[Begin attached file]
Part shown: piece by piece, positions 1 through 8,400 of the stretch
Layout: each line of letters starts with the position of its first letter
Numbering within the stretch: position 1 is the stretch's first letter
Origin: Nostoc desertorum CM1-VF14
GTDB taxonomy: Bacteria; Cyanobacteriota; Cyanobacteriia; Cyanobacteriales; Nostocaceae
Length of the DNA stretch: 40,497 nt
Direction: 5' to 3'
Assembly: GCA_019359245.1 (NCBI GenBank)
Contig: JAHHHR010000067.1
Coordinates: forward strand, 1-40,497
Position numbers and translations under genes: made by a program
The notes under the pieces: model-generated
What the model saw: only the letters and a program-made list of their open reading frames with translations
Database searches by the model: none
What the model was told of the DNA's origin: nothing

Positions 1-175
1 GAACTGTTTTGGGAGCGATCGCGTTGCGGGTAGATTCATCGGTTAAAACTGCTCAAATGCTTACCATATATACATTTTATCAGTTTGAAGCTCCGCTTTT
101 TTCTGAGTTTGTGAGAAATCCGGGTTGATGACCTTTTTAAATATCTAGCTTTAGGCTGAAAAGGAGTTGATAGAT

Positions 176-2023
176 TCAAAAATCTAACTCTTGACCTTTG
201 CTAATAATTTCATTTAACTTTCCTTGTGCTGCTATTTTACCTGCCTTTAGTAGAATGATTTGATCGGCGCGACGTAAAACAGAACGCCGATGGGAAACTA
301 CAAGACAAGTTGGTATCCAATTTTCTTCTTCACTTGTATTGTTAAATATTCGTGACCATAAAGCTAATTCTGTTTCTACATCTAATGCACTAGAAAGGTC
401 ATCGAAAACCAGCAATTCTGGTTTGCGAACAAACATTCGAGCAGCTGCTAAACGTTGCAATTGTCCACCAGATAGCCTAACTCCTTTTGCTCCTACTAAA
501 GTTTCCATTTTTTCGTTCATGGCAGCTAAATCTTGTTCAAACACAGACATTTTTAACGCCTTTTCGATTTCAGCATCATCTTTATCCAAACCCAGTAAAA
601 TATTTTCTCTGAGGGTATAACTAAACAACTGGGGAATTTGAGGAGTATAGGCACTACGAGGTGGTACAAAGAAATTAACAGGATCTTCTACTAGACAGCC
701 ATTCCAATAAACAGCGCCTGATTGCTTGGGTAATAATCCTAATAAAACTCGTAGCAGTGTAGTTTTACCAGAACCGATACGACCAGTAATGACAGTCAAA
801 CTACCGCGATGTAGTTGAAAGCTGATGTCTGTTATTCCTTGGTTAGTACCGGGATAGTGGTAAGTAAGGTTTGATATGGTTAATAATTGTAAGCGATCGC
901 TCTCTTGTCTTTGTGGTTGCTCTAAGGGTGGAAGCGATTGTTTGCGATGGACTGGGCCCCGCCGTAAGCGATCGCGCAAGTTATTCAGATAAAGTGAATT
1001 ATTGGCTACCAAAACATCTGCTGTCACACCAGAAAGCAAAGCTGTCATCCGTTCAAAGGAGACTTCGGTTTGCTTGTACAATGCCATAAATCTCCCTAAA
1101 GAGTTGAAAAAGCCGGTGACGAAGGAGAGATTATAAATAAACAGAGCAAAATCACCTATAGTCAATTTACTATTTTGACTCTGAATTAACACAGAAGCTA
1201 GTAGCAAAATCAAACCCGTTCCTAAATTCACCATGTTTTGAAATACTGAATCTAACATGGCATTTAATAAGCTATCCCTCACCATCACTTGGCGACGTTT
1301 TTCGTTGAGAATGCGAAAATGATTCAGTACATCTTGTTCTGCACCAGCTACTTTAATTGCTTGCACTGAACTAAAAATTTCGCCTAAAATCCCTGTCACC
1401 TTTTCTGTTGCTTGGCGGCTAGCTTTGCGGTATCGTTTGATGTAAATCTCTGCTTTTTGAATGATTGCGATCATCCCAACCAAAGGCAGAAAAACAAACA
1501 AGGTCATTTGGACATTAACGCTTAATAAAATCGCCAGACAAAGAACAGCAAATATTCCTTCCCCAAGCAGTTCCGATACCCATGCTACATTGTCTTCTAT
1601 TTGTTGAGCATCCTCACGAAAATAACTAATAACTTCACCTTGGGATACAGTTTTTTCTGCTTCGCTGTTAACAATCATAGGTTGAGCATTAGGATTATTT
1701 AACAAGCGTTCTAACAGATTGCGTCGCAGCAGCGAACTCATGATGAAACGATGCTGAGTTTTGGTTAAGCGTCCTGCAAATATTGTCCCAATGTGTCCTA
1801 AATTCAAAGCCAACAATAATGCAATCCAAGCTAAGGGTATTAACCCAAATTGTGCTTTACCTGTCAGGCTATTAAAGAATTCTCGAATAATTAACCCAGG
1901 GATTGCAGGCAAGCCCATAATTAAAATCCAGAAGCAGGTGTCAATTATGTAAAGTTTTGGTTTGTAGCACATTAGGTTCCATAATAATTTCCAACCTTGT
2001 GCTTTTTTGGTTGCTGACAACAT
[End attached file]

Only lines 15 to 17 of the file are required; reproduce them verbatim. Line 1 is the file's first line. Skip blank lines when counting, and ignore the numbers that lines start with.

What the model was told of the DNA's origin: nothing

Positions 1-175
1 GAACTGTTTTGGGAGCGATCGCGTTGCGGGTAGATTCATCGGTTAAAACTGCTCAAATGCTTACCATATATACATTTTATCAGTTTGAAGCTCCGCTTTT